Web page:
Background: The aim of this review is to explain the components of emotional intelligence (EI) and explore the benefits within today's health care system with an emphasis on surgery. EI is a person's ability to understand their own emotions and those of the individuals they interact with. Higher individual EI has multiple proposed benefits, such as reducing stress, burnout and increasing work satisfaction. The business world recognizes EI as beneficial in terms of performance and outcomes. Could surgeons benefit from being more cognisant of EI and methods of assessing and improving EI to reap the aforementioned benefits?. Methods: A search of Embase, Cochrane and Medline databases using the following search terms; emotional intelligen*, surg*, medic* yielded 95 articles. After review of all the literature 39 remaining articles and five text books were included. Results: To perform optimally, surgeons must be aware of their own emotions and others. EI differs from IQ and can be taught, learnt and improved upon. EI is measured via validated self-reporting questionnaires and ‘multi-rater’ assessments. High EI is positively associated with leadership skills in surgeons, non-technical skills, reduction in surgeon stress, burnout and increased job satisfaction, all of which translate to better patient relationships and care. Future implications of EI have been postulated as a measure of performance, a selection tool for training positions and a marker of burnout. EI should be an explicit part of contemporary surgical education and training.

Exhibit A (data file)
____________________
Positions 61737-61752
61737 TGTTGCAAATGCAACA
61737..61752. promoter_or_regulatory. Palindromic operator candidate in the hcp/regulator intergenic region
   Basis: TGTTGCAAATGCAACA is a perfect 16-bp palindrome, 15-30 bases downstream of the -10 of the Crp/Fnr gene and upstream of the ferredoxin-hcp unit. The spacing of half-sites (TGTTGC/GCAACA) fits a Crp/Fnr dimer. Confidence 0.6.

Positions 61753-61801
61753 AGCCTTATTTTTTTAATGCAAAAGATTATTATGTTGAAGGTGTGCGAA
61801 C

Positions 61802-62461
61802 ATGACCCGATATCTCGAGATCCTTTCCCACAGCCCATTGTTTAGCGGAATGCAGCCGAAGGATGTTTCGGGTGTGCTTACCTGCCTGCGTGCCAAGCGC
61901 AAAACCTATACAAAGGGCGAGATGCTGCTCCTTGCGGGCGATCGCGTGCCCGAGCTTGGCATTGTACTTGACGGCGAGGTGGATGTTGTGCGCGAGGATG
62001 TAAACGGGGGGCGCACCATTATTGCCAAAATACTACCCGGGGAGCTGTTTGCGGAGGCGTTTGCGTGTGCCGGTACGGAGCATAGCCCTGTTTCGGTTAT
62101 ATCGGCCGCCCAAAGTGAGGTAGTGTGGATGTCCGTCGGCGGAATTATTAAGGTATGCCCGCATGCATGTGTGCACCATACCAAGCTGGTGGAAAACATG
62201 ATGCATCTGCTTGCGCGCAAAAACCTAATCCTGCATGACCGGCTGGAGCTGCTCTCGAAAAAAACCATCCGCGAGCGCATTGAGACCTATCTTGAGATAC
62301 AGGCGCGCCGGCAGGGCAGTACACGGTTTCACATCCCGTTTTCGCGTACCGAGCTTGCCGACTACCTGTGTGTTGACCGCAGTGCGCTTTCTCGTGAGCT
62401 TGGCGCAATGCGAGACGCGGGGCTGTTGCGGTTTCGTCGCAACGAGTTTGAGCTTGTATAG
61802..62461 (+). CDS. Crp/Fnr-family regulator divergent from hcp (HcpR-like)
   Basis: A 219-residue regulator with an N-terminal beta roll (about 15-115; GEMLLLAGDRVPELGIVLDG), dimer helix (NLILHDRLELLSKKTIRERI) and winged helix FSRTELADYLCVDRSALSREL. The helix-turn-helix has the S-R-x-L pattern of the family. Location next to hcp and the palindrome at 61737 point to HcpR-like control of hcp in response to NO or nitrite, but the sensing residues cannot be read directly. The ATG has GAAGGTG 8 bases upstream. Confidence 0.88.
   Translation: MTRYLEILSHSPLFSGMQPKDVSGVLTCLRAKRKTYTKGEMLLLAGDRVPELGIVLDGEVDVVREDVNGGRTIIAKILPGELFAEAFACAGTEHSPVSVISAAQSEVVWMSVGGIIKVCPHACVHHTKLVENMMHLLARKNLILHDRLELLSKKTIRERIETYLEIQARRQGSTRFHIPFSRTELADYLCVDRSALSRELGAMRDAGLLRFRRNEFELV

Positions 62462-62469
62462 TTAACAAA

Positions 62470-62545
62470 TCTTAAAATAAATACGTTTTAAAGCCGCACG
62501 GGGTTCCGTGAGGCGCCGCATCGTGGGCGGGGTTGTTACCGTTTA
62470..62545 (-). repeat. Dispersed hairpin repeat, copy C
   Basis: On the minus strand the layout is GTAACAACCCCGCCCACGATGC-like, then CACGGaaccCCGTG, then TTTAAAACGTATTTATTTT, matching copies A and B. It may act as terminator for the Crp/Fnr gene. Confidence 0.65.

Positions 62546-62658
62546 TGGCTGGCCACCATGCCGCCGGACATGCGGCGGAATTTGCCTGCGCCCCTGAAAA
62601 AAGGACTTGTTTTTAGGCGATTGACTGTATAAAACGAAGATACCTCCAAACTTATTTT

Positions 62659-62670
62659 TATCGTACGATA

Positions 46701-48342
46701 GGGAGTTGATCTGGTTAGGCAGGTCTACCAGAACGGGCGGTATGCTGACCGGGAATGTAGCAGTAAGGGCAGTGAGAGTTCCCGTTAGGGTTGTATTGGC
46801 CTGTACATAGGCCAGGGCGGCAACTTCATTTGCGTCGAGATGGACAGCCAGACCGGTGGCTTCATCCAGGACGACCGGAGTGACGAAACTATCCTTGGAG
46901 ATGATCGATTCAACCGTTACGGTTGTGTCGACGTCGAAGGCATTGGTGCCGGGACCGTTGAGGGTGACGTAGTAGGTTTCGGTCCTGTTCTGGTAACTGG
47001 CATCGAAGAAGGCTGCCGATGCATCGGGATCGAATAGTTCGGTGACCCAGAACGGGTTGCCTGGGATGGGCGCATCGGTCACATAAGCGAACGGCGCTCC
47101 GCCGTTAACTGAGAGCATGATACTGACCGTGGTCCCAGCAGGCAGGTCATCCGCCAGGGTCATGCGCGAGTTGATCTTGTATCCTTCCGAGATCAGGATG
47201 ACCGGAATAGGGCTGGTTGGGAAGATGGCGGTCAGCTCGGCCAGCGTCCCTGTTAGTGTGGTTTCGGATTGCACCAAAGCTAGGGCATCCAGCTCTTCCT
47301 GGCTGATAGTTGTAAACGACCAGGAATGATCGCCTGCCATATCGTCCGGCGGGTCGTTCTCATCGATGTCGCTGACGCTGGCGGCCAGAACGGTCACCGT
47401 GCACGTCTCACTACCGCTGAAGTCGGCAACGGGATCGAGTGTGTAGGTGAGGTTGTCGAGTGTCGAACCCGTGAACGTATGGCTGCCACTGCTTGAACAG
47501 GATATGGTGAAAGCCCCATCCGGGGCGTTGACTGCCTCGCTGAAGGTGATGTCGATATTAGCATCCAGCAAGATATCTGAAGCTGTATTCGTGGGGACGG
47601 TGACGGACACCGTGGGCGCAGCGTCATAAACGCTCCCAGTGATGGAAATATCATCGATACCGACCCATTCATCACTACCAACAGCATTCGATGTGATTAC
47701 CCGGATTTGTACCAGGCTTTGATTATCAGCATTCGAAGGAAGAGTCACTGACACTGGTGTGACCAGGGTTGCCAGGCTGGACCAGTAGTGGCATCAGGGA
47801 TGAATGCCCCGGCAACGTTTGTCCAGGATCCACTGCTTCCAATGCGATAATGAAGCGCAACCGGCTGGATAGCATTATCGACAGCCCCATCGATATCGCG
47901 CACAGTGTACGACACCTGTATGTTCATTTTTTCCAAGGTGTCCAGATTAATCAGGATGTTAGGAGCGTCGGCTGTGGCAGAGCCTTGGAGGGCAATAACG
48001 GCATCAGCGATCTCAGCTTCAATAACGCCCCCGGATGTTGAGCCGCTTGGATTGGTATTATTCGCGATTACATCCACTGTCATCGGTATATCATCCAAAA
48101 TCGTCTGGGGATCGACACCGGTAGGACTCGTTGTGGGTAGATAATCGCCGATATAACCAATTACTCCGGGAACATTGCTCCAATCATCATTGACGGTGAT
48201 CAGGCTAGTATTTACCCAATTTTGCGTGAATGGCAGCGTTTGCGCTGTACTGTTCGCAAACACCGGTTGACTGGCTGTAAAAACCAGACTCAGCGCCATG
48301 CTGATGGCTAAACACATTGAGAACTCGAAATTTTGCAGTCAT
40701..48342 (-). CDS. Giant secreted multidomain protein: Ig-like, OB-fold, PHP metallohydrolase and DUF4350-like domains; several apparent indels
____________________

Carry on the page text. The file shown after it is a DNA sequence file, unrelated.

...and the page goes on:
- emotional control
- emotional intelligence